Android 4.4 KitKat may not seem like the huge sea change some people were expecting, but it’s an important release for Google. Not only does it bring Google Now more to the forefront, but the software is designed to reach a broader audience by being more device-friendly—though, admittedly, it still depends heavily on what specs your handset has under the hood. Be that as it may, KitKat is a big release that comes with some neat features, and improves upon the foundation laid down by Jelly Bean.
Among the features included in Android 4.4 KitKat are improved contact and phonebook interfaces (and a revamped look throughout the OS overall), more voice control, deeper media integration and better multitasking, among much more. Unfortunately—there’s always an “unfortunately”—KitKat’s new emphasis on voice doesn’t quite seem as intelligent as Motorola’s implementation in the Moto X, which learns your voice and even listens when the phone is locked. There’s also no Active Display, though that wouldn’t even be possible on a device like the Nexus 5 cause it’s not AMOLED.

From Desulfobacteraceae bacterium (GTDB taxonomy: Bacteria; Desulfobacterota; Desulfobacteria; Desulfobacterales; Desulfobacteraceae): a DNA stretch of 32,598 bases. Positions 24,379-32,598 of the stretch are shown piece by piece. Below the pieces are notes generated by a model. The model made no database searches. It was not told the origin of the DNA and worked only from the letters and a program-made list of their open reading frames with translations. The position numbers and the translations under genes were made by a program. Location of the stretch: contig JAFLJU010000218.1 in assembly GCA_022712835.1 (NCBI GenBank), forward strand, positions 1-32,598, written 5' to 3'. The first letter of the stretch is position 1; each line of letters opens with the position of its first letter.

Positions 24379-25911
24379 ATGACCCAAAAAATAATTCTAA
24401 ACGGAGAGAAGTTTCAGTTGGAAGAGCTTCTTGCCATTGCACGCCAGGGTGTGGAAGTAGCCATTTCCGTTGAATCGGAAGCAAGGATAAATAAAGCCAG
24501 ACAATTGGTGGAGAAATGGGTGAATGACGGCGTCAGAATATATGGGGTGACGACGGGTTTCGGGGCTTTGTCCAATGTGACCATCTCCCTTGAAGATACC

What KitKat does introduce, however, is the ability to dig through apps by voice search, and a smarter dialer so you can easily call businesses in your area. Caller ID is now smarter, too, messages show up in the same place with Hangouts, and, better late than never, emojis now available on Google Keyboard. Android 4.4 KitKat is available on the Nexus 5 out of the box, and will come to many more devices in the coming weeks and months. There’s a lot that’s different, despite it one point differential, and plenty of intangibles, including built-in support for IR blaster, built-in pedometer and NFC tap-to-pay support.
We’re just familiarizing ourselves with Android 4.4 KitKat, so stay tuned for more thoughts on Google’s latest mobile OS in the coming days.